“Sam died, remember?” Ben spat. “He got hit by a car and died a year ago. How can you honestly act like you don’t remember? You were right there!”

She was right there, hovering over Sam’s body, crushed by the car that had ran into him, the driver crying that he didn’t see him, that he came out of nowhere. Sam, her best friend, second only to Ben, and maybe if she hadn’t been engaged to Ben, then maybe to Sam. In many ways, he knew her better than Ben did. Oh, yes, now she remembered.

She and Sam were leaving work and the two had said their goodbyes before splitting off to their cars. It was then that she heard the squealing. Spinning around to see where the sound had come from, she barely noticed Sam’s body flying two feet and smashing against another parked car…in the parking lot. Just like in her dream where she thought Sam would be hit and she’d have to use her instincts to save him. But nothing happened in her dream. The dream was about Ben…

“You need to go see Dr. White again,” Ben said, breaking her reverie. He was referring to her therapist, the one she had been seeing since Sam’s death. Glancing over to the bed table, she saw her bottle of “crazy” pills, as she called them. So that part wasn’t a dream.

~

Later that evening, Ben decided to take Mandy out to their favorite Chinese restaurant, a sort of apology for his outburst that morning, something that had successfully ruined the rest of Mandy’s day. Mandy, too, felt bad because she didn’t want to put Ben through this, her denial, her mental instability as she saw it.

So she decided to put on her best smile and most positive attitude. The two ate brown rice and fried garlic chicken, drank down a couple of mai tais, though Mandy wasn’t aloud to consume more than one alcoholic beverage on her “crazy” pills, and the couple was laughing and entwining fingers as if there was no earlier argument. The server came by with the check and laid two fortune cookies on top for their enjoyment.

Ben and Mandy fumbled with the plastic wrapping, laughing and teasing each other about how drunk “the other” was and “what nasty things” they’re going to do to each other when they get home. Ben cracked his cookie open and pulled out the small slip of white paper.

“You will win success in whatever calling you adopt,” Ben read the fortune out loud. And then he added, “…in bed. You hear that, baby? I’m gonna be verrrrry successful in bed…tonight.” He rolled his Rs and peered beneath his thick lashes at Mandy, his blue eyes sparkling. Whenever he gave her that look, Mandy blushed heavily and couldn’t look back. She loved that look.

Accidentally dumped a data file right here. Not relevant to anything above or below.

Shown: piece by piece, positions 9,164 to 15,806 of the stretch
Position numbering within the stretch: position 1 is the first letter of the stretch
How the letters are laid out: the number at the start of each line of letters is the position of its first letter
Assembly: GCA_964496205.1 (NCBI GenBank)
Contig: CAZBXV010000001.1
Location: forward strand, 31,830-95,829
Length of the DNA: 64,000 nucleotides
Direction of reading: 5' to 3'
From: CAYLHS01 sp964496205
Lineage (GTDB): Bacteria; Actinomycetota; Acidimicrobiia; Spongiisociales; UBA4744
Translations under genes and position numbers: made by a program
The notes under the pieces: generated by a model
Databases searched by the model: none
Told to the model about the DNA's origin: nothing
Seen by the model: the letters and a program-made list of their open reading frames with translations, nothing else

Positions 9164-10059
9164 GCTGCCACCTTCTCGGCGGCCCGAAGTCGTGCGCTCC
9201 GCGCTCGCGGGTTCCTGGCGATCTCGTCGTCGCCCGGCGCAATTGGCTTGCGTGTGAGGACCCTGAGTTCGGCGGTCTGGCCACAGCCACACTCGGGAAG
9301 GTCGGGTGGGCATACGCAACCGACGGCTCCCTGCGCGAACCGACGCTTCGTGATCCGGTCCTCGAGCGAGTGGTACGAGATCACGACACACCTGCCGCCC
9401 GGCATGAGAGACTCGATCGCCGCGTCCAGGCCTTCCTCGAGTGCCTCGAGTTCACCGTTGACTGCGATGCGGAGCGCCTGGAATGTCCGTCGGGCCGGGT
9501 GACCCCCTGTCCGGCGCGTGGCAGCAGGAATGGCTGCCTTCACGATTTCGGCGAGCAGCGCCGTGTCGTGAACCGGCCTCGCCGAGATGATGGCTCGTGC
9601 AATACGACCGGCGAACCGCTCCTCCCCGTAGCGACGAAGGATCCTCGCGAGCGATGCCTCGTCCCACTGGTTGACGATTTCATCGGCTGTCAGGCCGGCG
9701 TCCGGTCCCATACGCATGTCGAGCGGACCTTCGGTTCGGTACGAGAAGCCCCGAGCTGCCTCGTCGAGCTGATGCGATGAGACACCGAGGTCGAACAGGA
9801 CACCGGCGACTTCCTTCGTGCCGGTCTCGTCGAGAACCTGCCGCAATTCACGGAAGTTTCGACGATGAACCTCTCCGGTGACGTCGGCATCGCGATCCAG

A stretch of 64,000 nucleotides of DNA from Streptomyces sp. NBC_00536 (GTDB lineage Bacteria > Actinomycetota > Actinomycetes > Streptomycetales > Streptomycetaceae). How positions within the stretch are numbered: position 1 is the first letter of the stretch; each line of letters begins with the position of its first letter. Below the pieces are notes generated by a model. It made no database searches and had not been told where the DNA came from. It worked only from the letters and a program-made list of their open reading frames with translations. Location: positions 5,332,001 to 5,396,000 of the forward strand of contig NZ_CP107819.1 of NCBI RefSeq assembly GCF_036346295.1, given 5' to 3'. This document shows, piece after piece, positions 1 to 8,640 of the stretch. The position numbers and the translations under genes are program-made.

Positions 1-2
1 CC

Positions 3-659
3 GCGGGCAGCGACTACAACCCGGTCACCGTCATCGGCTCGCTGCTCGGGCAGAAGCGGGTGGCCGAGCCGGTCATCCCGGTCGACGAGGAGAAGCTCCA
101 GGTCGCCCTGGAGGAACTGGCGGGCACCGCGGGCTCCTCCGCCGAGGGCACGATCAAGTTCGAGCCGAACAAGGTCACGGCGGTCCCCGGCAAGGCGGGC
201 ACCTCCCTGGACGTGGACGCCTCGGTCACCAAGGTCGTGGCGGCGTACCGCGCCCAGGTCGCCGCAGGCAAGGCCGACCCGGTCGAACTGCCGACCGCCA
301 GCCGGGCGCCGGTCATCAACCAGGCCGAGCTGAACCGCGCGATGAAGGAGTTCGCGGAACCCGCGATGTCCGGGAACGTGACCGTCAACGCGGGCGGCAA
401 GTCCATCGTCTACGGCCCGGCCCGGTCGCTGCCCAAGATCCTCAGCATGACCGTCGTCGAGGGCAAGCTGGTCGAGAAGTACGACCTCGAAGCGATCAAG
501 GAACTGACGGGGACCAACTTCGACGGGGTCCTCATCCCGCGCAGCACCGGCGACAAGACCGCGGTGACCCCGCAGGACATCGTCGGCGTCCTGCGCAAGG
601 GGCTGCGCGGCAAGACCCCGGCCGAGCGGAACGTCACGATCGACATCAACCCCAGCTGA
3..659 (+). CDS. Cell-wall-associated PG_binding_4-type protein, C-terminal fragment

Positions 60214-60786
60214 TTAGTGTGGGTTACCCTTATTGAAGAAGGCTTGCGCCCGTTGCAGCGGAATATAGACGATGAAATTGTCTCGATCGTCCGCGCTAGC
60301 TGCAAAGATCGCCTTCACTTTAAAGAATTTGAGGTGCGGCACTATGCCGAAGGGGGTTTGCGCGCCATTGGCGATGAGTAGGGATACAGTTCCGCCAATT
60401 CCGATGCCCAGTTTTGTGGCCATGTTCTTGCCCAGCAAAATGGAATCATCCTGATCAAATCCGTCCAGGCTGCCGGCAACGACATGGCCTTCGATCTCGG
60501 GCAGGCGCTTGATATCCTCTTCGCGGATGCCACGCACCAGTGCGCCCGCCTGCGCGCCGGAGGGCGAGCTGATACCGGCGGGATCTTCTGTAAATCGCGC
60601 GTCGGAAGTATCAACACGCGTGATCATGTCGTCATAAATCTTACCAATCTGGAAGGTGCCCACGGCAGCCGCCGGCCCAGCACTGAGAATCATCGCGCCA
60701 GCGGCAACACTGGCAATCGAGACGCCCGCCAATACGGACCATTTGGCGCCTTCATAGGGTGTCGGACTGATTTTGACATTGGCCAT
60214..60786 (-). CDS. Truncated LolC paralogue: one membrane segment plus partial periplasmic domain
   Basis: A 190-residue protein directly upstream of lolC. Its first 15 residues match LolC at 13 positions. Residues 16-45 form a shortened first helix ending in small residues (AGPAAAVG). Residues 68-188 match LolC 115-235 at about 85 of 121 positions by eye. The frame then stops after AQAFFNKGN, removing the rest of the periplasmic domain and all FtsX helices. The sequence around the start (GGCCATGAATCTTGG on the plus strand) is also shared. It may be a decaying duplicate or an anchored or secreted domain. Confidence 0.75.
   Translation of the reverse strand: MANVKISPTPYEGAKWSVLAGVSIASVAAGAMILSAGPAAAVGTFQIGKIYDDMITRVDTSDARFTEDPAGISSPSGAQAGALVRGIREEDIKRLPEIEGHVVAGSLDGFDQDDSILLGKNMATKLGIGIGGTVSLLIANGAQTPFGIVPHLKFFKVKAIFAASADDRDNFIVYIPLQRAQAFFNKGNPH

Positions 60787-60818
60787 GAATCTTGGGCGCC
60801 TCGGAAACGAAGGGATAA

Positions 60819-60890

Smiling shyly, she focused her attention on the cookie in her hand and cracked it open, pulling out the paper.

“Use your instincts now,” she recited.

“In bed!” Ben finished for her, laughing hysterically. “Oh, baby…” he growled.

Mandy felt herself smile and maybe even possibly laugh, but her insides immediately froze. The words seemed to glow at her, grab at her, and she couldn’t tear her eyes away. Why did she know that? And it struck her, like something solid punching her gut, knocking the air out of her lungs… How could she know that?! She dreamed of the same fortune, or what if it wasn’t a dream? What if she was dreaming now?

It wasn’t long before Ben realized the shock Mandy was in and, at once, he grew anxious. He hoped she wasn’t having a “moment,” as he likes to call them.

“Mandy, baby,” he said quietly, “what’s wrong?”

“I dreamed this,” she said flatly, her eyes never looking away from the fortune.

“What do you mean?”

“I dreamed this exact phrase, this exact fortune cookie,” she murmured, handing Ben the fortune. He seemed confused as to why this was a surprise to her. “It’s uncanny,” she continued, “but I know it’s the same phrase. I remember it too well.”

“Okay,” Ben interjected, his voice trembling with irritation, “so what’s the big deal? It’s just a fortune.”

“It’s a big deal because when I dreamed about opening this fortune cookie, and it said these exact words, the next day—in my dream—was the day Sam died, only he didn’t, I saved him…or at least…” Mandy’s voice trailed off. That wasn’t exactly it. Nothing happened in her dream, but she thought something would happen, so she used her…instincts? 

“Mandy, I don’t wanna talk about his anymore,” Ben said, his voice suddenly very quiet and very stern. “I’m sorry about his morning. I know I was being inconsiderate, but you need to let it go. You need to let Sam go.”

Mandy looked up into Ben’s dark blue eyes, heavily shaded by his thick, brown lashes—she loved his eyes. They made her insides melt. And then she felt them come…the tears…filling her eyes, blinding her vision. She tried to concentrate, to keep everything happy inside her mind, to remind herself that she had Ben and they were together, and in love, and were getting married, that it wasn’t her fault that Sam died.

But they came anyway. She cried all the way home and all throughout the night. Ben wrapped his arms around her as they lay in bed, but she couldn’t stop and didn’t stop until she was completely asleep.

The next morning, Mandy awoke alone. She expected it, mostly because Ben had already left for the office. As she shuffled into the bathroom, she noticed how swollen and red her eyes were from crying so much. Ben was right and that she needed to get a hold of herself. It had been a year and that should have been a long enough to grieve.